So after having this little discussion with myself about listing art on ebay, I decided to take the risk. I decided that it was worth it. I have way too much art to allow it to simply sit in stacked in drawers, stacked up in my closet, or wrapped in bubble wrap in the spare bedroom closet. The art needs to go out into the world. More practically speaking, I need the room for all of the new art I am going to create!
I am listing art on ebay. I have already listed three pieces. They will be auctioned, with only a 99 cent minimum bid. (I am going to charge shipping, just to cover costs.) That way, the art will definitely sell, even if it isn't for much money. The point is to sell some art!!!
In case any of you fancy an opportunity to grab some nice art for a really good price, you can check out one of the listings here.
P.S. I have started with giclee reproductions, but I do intend to list original art as well. I will be sure to mention it, when I do.
Friday, July 17, 2009
This is a nolina in full bloom, taken at Joshua Tree National Park when my parents were visiting two weeks ago.
Just a quick post. I had some desert wildlife photos to share with you. Hope you enjoy them, and your weekend. It has been hot here (106 right now at 6 pm.) Send rain!
Tuesday, July 14, 2009
A long silence from me will now come to an end. What have I been doing? Well, as it turns out, I cleaned my entire house to prepare for my parents' visit. Had a delightful visit from my parents. I turned FORTY. My husband whisked me away for a magical night of dining and drama, I got a head cold, and finally, now, things are beginning to settle down to a more quiet and normal pace.
One exciting adventure that I have to share with you was a rattlesnake wrangling class with the multi-talented Mike Smiley. Some of you will remember Mike Smiley from my previous post about welding and plasma cutting. Click here, if you wish to read more. I received a phone call from Mike the week my parents arrived. He told me he likes to teach people how to deal with rattlesnakes safely. Living in the desert, you quickly learn that snakes are just part of this place, and I feel that it is good to learn about your neighbors, whether human or other. I wasn't sure if my parents would be interested in the rattlesnake class, so I told him I would come if I could. My father hates rattlesnakes, so I had my doubts.
Fortunately for me, I was able to talk my Dad into coming with me. Mom was sleeping in, since they had only flown in the night before, and it was late when we got home. When we arrived at Mike and Betty's house, there were two large plastic garbage cans with lids clamped down. When Mike kicked one of the garbage cans, the unmistakable sound of a rattling snake was heard, coming from inside.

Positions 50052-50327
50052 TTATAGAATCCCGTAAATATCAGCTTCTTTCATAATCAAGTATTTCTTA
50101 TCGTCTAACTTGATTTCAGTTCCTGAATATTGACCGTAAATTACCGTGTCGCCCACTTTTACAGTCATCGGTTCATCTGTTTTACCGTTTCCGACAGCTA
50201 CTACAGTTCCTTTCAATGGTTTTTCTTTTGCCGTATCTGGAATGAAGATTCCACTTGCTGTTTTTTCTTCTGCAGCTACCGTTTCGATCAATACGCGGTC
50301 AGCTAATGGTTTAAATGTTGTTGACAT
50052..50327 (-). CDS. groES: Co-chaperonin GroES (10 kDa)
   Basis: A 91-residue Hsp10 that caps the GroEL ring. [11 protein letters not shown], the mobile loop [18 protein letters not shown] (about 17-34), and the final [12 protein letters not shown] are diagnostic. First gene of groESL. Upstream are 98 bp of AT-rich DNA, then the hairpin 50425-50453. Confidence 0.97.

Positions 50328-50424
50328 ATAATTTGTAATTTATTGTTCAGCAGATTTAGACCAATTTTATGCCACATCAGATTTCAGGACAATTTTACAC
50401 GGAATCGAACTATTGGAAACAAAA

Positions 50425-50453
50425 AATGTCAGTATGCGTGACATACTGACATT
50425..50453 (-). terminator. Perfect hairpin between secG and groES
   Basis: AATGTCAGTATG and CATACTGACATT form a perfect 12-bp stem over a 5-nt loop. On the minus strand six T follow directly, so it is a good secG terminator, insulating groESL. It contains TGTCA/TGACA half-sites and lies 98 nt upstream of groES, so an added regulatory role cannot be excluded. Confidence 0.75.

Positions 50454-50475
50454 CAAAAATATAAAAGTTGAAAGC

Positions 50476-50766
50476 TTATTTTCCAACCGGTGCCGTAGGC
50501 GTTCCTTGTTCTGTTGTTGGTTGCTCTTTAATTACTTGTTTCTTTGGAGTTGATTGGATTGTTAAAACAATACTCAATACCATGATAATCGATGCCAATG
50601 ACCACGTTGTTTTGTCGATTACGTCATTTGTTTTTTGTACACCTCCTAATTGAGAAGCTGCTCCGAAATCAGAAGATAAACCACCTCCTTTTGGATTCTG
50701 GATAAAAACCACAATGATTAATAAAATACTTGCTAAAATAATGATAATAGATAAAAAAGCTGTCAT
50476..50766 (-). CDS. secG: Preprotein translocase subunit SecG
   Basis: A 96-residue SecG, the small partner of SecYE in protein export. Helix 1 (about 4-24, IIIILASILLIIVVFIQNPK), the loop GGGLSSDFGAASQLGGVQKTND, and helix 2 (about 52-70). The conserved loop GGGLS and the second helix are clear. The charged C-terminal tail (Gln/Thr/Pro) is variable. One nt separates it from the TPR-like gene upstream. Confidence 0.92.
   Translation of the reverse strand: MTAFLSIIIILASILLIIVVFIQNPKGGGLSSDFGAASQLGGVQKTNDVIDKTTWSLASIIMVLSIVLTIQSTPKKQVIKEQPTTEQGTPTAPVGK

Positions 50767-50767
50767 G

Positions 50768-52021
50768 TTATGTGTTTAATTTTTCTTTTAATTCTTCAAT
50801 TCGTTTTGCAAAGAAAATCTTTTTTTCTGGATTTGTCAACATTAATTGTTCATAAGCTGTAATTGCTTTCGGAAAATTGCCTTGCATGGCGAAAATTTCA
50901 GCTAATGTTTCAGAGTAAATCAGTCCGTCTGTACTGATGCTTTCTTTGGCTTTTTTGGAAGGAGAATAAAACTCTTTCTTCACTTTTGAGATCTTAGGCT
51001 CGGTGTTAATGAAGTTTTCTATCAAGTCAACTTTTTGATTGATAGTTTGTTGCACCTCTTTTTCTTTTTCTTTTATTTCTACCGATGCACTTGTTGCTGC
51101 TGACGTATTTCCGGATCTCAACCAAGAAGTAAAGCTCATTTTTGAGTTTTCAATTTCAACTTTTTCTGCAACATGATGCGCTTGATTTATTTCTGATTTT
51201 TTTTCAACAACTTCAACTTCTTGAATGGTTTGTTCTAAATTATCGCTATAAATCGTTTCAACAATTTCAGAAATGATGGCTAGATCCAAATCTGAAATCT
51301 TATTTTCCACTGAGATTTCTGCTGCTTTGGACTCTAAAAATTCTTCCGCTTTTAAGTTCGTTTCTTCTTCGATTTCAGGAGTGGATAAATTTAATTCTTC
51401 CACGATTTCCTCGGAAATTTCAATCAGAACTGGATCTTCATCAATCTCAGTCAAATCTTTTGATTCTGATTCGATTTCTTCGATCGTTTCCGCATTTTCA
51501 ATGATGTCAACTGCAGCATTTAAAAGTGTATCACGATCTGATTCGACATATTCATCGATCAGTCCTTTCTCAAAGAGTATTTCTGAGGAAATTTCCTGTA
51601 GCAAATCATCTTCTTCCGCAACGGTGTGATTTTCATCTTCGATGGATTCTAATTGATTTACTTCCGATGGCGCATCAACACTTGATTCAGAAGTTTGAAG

Mike is such a patient and thorough teacher. He explained how rattlesnakes are often misunderstood, since many of us are afraid of them. Yet, rattlesnakes are important members of the food chain, since they help keep the rodent population in check. I look at rattlesnakes with an equal amount of fascination and trepidation. Mike went on to talk about how a snake sees us as giant monsters, and mostly, they just want to get away from us. When you think of the size of a rattlesnake compared to our size, that seems logical. He showed us how you can determine which way a rattler is moving when you look at the tracks it leaves in the sand. We learned that when a rattler is about to shed, its eyes are a milky blue, and it will want to hide someplace quiet until it is done. He shared all sorts of rattler trivia with us. They really are fascinating creatures.
Now, rattlesnake wrangling is something you need to know if there is a rattlesnake that has decided to camp out in your garage, or front porch, or (ulp) in your house. Basically, what you want to do is encourage the snake to take refuge in a large garbage pail, so that it can be safely removed from an area where it could cause problems or be a danger to human beings. He had three different tools for guiding and moving the snakes around. I chose to use the broom, because I figured that would be the tool I would be most likely to have if a rattler decided to come for a visit. Mike showed us the safe way to guide and move the snake, and then we all got to try, with his attentive supervision. At first, I did not think I would do it, but when all of my girlfriends bravely took a turn, I felt I had no choice! I couldn't be the chicken - the peer pressure was too much. So, with jittery hands, I took a turn.
Happily for me, by the time I took my turn, the five-foot rattler knew exactly what to do, and obligingly slithered pretty quickly into the huge black garbage pail. Wow! Once you are certain the head of the snake is at the bottom of the pail, you grab the handle of the pail and lift the can upright. Next, you want to put the lid on, clamp it down, and then you can safely transport it to the less populated areas. Cool! I am not sure you should try this until someone has showed you all the details the way Mike did for us. Maybe if you are brave, and have an extremely long handled broom. Oh, and even though I was wearing sandals, you really should have shoes if you try this. Especially if Mike Smiley isn't standing right next to you to step in when the snake becomes agitated!!!